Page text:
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Reducing Intensive Care Admissions for Asymptomatic Hypoglycemia

by Sherry LeBlanc, NNP
  • Duration: 540 Mins
  • Credits: 0.25 CERP, 0.25 L-CERP
  • Learning Format: Webinar
  • Handout: No
  • Origin: ABM Conference 2016
Abstract:

Neonatal hypoglycemia often requires intensive care, resulting in mother infant separation, decreased breastfeeding and associated consequences. Frequent hypoglycemia admissions to the Newborn Critical Care Center at the University of North Carolina Children's Hospital often did not require IV dextrose, and therefore unnecessarily separated the mother/infant dyad.

A hypoglycemia bundle that placed greater emphasis on early feeding and universal skin to skin care for infants at risk for hypoglycemia was implemented as these measures may prevent hypoglycemia. The bundle also included protocol revision. The aim was to decrease intensive care admission for asymptomatic hypoglycemia.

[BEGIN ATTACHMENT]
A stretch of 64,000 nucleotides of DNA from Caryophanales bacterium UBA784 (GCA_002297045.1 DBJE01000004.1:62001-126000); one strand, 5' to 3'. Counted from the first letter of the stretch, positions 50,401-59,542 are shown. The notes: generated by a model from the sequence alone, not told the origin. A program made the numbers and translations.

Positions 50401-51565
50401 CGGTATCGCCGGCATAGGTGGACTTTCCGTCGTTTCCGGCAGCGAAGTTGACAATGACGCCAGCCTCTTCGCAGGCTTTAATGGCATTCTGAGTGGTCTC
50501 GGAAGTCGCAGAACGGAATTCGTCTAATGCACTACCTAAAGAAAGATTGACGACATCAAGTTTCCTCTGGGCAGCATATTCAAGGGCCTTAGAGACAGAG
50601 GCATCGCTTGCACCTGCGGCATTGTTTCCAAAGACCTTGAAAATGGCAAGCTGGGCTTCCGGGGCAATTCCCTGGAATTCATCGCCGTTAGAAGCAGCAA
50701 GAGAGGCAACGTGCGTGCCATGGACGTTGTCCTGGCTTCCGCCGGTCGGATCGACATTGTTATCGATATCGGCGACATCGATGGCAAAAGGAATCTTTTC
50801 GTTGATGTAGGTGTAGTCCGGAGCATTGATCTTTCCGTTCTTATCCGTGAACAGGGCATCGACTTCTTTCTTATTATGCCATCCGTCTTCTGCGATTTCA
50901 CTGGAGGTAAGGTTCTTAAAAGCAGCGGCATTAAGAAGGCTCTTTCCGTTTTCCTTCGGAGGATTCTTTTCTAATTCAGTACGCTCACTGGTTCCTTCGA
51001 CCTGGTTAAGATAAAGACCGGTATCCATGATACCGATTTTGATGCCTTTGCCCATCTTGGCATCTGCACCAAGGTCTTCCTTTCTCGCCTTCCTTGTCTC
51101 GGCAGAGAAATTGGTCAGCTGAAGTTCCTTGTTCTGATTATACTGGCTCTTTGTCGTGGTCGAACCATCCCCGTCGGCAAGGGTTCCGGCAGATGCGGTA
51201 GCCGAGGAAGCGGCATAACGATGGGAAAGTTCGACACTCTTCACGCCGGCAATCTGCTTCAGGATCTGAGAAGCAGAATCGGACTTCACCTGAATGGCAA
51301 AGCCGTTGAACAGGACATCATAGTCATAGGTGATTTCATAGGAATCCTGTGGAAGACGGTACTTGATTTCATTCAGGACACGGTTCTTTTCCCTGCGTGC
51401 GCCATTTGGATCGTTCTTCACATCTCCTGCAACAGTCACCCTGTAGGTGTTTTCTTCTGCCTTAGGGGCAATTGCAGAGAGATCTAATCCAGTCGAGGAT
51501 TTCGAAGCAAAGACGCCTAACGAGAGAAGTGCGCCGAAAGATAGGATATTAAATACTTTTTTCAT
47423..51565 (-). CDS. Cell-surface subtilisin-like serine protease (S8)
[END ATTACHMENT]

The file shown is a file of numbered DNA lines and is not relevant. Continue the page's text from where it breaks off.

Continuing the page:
NICU admissions for asymptomatic hypoglycemia decreased by 10%, process measures of skin to skin care and early breastfeeding improved. Infants admitted to intensive care that did not receive IV dextrose decreased from 10 infants to 1 between the control group and post-intervention groups. There were no negative outcomes.

Learning Objectives:

Objective 1: Frequent formula and bottle use in NICU
Objective 2: Lack of prophylactic measures to prevent hypoglycemia
Objective 3: Improvement in process measures of skin-to-skin and early feeding